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    ABSTRACT: The aim of this study was to further clarify which part of human low density lipoprotein (LDL) is attacked by the MPO/H2O2/Cl- -system and which reactive oxygen species is responsible for the attack. Therefore the influence of this system on the modification of the lipid and protein moiety of LDL was studied in vitro. Using the monochlorodimedone assay it was found that HOCl is produced in micromolar quantities in the absence of LDL and is rapidly consumed by LDL in a concentration dependent manner. The consumption of HOCl was reflected in the formation of HOCl-specific epitopes on apo B-100 as determined by an antibody raised against HOCl-modified LDL. The absorbency at 234 nm was applied to measure continuously the extent of modification of LDL. The general kinetic pattern of the absorbency measurement consisted of a lag phase where no LDL modification was observed, followed by a rapid increase of absorbency and a plateau phase. Finally the absorbency decreased due to LDL precipitation. Time dependent absorption spectra indicated that this kinetic pattern is mainly caused by light scattering due to particle aggregation rather than by a specific absorption at 234 nm due to conjugated diene formation. In agreement with this finding a low rate of thiobarbituric acid reactive substances (TBArS) formation was observed after a lag phase. The aggregation of LDL occurs most likely by modification of apo B-100, which was determined fluorimetrically in terms of LDL-tryptophan destruction in presence of the MPO/H2O2/Cl(-)-system. The kinetic course of tryptophan fluorescence generally consisted of a rapid decrease leveling off into a low plateau phase. Gas chromatographic determinations of linoleic acid in LDL in presence of the MPO system showed that this polyunsaturated fatty acid (PUFA) is easily attacked by HOCl. Consistent with this finding NMR spectra of HOCl modified LDL indicated a complete disappearance of bis-allylic methylene groups. Since lipid peroxidation products only partially account for this loss of PUFAs, other reactions of HOCl with unsaturated lipids--probably chlorohydrin formation--must be involved. Summarizing, although the rate of lipid peroxidation is low, both the lipid and the protein moiety of LDL are readily modified by the MPO system. It appears that the immediate consequence of apo B-100 modification is its aggregation. It is concluded that MPO, which has been detected in atherosclerotic lesions, is able to contribute to the modification of LDL into a form recognizable for uncontrolled uptake by macrophages.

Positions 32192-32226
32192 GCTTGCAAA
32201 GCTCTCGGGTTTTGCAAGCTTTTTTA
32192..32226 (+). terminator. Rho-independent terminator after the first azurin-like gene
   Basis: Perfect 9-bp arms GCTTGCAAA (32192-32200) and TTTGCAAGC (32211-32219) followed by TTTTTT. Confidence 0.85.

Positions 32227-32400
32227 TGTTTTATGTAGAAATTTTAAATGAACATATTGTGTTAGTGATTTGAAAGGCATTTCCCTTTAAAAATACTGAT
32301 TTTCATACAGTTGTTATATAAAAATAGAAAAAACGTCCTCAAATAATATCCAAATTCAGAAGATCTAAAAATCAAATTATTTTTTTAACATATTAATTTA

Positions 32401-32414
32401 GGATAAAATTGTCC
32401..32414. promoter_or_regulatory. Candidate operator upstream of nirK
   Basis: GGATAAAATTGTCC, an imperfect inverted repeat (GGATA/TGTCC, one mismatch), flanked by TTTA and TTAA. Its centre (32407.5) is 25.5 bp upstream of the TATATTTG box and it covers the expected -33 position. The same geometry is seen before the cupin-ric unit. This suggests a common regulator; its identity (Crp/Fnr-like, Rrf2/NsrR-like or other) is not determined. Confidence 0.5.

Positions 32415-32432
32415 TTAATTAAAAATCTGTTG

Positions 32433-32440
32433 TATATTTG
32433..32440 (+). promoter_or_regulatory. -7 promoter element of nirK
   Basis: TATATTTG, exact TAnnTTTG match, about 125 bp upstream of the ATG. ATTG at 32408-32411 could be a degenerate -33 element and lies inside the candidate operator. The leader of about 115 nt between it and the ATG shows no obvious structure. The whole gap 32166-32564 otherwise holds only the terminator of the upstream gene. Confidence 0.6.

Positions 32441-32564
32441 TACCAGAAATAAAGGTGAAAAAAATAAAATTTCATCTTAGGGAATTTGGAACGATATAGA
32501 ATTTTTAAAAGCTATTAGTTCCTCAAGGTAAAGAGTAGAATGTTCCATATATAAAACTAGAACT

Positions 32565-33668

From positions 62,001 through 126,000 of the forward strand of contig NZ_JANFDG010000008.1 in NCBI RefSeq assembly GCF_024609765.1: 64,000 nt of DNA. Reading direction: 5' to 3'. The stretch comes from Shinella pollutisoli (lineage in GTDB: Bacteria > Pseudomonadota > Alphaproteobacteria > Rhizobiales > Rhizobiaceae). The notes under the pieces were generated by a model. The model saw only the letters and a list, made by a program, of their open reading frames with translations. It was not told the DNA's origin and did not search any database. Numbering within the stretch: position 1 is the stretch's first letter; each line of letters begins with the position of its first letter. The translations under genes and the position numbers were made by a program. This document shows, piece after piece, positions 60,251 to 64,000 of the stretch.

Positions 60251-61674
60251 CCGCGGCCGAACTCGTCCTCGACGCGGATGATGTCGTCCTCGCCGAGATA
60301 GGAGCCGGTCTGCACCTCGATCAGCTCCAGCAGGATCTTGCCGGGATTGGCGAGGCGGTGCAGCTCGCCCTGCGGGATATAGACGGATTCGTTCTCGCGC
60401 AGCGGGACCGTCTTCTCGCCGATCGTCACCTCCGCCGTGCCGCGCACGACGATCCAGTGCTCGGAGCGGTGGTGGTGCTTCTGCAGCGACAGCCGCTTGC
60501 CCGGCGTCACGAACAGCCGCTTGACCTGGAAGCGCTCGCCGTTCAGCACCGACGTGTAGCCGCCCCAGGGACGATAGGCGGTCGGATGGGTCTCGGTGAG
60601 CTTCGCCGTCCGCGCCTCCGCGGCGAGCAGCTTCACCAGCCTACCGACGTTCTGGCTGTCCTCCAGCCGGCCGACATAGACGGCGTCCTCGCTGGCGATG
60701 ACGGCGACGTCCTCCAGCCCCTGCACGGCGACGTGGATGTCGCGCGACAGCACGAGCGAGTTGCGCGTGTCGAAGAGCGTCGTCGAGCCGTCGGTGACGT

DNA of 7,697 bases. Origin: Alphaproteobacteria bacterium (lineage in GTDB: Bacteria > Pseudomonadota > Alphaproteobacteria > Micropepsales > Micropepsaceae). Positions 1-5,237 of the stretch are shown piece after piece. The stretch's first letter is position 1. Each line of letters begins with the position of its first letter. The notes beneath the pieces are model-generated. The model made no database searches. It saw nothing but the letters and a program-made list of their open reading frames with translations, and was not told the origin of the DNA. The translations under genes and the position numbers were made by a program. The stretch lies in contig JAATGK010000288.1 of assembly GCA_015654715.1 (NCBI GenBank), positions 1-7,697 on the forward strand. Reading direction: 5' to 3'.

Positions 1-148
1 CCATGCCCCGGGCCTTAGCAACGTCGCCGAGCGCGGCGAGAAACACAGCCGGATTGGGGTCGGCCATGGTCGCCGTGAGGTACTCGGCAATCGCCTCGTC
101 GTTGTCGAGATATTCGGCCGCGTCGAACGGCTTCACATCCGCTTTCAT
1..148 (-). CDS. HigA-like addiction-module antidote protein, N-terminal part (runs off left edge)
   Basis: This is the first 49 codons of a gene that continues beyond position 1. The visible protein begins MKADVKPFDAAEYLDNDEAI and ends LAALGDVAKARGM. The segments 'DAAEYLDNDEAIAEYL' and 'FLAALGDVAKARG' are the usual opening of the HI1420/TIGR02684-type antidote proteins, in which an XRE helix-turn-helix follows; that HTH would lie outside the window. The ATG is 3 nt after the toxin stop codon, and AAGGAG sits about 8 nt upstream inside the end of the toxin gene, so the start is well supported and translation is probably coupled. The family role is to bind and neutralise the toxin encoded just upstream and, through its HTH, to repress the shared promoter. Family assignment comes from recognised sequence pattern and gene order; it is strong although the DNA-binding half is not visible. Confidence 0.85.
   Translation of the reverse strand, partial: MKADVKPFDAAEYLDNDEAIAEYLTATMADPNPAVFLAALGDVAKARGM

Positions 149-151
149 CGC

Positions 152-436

Free Radical Biology and Medicine 06/1998; 24(7-8):1139-48. · 5.27 Impact Factor